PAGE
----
Although Microsoft tends to face recurrent lawsuits from its competitors, the cases do not show that the competitors strive to take advantage of confusion in the market to acquire a higher market share (Chakraborty, 2014). Rather, competitors strive to create fair competition in the markets by creating a free market where consumers have the freedom to choose the products to consume in the market. It is necessitated by weakening the monopoly power that Microsoft tends to exercise (Baseman, Warren-Boulton & Woroch, 2000). Following the increasing monopoly power that Microsoft exercises, it increases the barriers to entry limiting competitors operate competitively. Moreover, as Microsoft holds a broader market share, competitors lack a chance to operate in the market efficiently and thus threatening their sustainability in the industry therein.
4) Address and interpret the causes of market failure and perform comparative statistics to determine the impact of market failure on efficiency.
Market failure refers to the situation where a particular market fails to allocate the available resources effectively. More often, markets fail when they are left to operate freely without the integration of the government intervention therein. Nevertheless, other factors drive a market failure in any case whatsoever (Baye, 2010). These factors range from government intervention to externalities, public goods, and market control. Government intervention is paramount in ensuring that markets function efficiently. Government inefficiencies thus may lead to market failure. For instance, a lack of government intervention does not create a regulation thus makes the leaders understand the interests of the public. In this case, the market is not governed by rules that relate to the economic policies of the sate herein. Consequently, lack of government intervention denies the law the mandate to hold accountable the parties that aim at abusing the monopoly power in the market.
Externalities also cause market failure by leading to inefficient allocation of resources in the market. Ideally, an externality refers to a benefit that is not included in the price of the demand or a cost price excluded in the price of the supply therein. As a result of the exclusion, the total demand price of the product does not represent the true value of the good produced while the supply does not show the whole value of the goods not produced (Hetzel, 2012). Externalities may either be positive such as education while negative externalities include pollution. These elements make the market equilibrium to achieve an efficient allocation of resources therein. Lack of public goods can also lead to inefficiency in the market. Ideally, public goods refer to the products that tend to consumed simultaneously by a large number of consumers without imposing an opportunity cost to other products. Sometimes, the markets may provide the public goods at zero prices and thus leading to inefficient allocation of the goods therein leading to market failure. Market control is also a critical factor that leads to market failure. It occurs when the buyers and sellers in the market have a significant influence in determining the price and quantity of goods and services in the market. As a result of the inability to control the market price, the market fails to equate the demand price and the supply price leading to inefficiency. Market control may occur in both the demand and the supply side where the monopolies abuse their power in the market to maximize the profits (Baseman, Warren-Boulton & Woroch, 2000).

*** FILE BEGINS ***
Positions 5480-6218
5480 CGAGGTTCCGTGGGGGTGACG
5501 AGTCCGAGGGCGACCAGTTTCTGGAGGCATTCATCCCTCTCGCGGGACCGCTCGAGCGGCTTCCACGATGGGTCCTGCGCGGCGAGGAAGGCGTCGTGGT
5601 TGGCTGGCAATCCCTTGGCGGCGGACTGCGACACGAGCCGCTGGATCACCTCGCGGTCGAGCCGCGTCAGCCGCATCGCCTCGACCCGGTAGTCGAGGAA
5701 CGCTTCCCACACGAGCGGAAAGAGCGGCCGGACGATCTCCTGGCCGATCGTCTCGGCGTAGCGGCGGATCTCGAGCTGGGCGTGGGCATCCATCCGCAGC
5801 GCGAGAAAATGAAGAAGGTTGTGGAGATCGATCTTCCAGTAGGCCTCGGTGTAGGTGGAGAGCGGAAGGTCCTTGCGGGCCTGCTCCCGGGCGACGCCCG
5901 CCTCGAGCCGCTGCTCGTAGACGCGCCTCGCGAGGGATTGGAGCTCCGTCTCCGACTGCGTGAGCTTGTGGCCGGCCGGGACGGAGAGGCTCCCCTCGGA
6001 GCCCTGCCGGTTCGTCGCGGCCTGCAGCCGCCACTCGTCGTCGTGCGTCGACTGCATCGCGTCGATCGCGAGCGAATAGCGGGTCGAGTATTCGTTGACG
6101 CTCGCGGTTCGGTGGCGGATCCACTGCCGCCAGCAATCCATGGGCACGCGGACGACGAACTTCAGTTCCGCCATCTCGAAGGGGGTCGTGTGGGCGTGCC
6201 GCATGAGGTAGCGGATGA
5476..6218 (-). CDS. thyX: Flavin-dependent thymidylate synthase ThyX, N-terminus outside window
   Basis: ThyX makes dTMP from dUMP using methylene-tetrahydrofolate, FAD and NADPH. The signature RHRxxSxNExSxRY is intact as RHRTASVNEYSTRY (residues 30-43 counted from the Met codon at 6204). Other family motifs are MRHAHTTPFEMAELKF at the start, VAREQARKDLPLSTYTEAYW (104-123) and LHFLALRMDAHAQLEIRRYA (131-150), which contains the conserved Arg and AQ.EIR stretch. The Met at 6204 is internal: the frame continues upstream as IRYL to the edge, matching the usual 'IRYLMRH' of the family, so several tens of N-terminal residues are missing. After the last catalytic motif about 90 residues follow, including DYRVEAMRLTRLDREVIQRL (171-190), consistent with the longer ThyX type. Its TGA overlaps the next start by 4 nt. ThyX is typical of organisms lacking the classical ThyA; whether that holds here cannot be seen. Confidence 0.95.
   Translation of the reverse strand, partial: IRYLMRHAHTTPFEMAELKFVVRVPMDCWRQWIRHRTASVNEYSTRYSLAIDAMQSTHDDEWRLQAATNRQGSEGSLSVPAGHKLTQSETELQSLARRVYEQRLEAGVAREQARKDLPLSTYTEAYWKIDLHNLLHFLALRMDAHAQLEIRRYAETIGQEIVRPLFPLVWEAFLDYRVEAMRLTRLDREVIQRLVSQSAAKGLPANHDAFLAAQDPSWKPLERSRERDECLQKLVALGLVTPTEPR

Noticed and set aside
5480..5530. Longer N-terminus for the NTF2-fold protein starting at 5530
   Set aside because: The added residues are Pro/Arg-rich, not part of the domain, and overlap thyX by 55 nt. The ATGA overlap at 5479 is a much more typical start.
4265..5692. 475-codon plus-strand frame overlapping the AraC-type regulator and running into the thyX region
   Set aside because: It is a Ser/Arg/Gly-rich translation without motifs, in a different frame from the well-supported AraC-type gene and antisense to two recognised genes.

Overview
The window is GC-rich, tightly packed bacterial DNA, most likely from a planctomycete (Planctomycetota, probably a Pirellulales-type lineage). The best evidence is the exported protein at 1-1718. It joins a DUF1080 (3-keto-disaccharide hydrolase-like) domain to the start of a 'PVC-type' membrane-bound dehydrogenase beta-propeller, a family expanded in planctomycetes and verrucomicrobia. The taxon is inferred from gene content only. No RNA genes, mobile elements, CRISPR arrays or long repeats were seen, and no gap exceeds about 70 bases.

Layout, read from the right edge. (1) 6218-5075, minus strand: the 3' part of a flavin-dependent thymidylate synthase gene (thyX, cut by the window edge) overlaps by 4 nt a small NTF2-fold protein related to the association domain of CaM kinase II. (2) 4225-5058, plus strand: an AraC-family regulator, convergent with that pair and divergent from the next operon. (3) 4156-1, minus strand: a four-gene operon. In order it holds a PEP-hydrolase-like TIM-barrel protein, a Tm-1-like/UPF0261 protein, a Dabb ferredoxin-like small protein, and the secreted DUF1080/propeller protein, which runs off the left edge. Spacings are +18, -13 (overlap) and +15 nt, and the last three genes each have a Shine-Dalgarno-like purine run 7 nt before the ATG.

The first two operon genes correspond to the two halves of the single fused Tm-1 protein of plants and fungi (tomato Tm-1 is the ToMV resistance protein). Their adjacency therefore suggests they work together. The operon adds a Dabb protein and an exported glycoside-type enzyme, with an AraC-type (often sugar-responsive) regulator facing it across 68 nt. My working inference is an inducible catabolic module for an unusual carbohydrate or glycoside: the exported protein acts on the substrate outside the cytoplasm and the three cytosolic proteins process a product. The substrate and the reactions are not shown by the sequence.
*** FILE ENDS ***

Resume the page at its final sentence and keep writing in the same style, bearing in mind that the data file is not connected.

The occurrence of market failure has a subsequent impact on the economic efficiency of the market therein. Besides, with market failure, markets fail to utilize the economic efficiency to the maximum. As a result, it leads to a loss of economic efficiency and economic breakdown therein. Nevertheless, some government policies can act as a remedy in restoring the economic efficiency in the market (Hetzel, 2012).
Baseman, K., Warren-Boulton, F., & Woroch, G. (2000). Microsoft Plays Hardball: The Use of Exclusionary Pricing and Technical Incompatibility to Maintain Monopoly Power in Markets for Operating System Software. SSRN Electronic Journal. doi: 10.2139/ssrn.241988
Baye, M. R. (2010). Managerial economics and business strategy. New York: McGraw-Hill/Irwin.
Chakraborty, A. (2014). The Conflicting Economic Views Emerging from the Microsoft Antitrust Case: Literature Review. SSRN Electronic Journal. doi: 10.2139/ssrn.2373708
Hetzel, R. L. (2012). The great recession: Market failure or policy failure?. Cambridge: Cambridge University Press.
United States of America, Appellee v. Microsoft Corporation, Appellant, 253 F.3d 34 (D.C. Cir. 2001). (2018). Retrieved from https://law.justia.com/cases/federal/appellate-courts/F3/253/34/576095/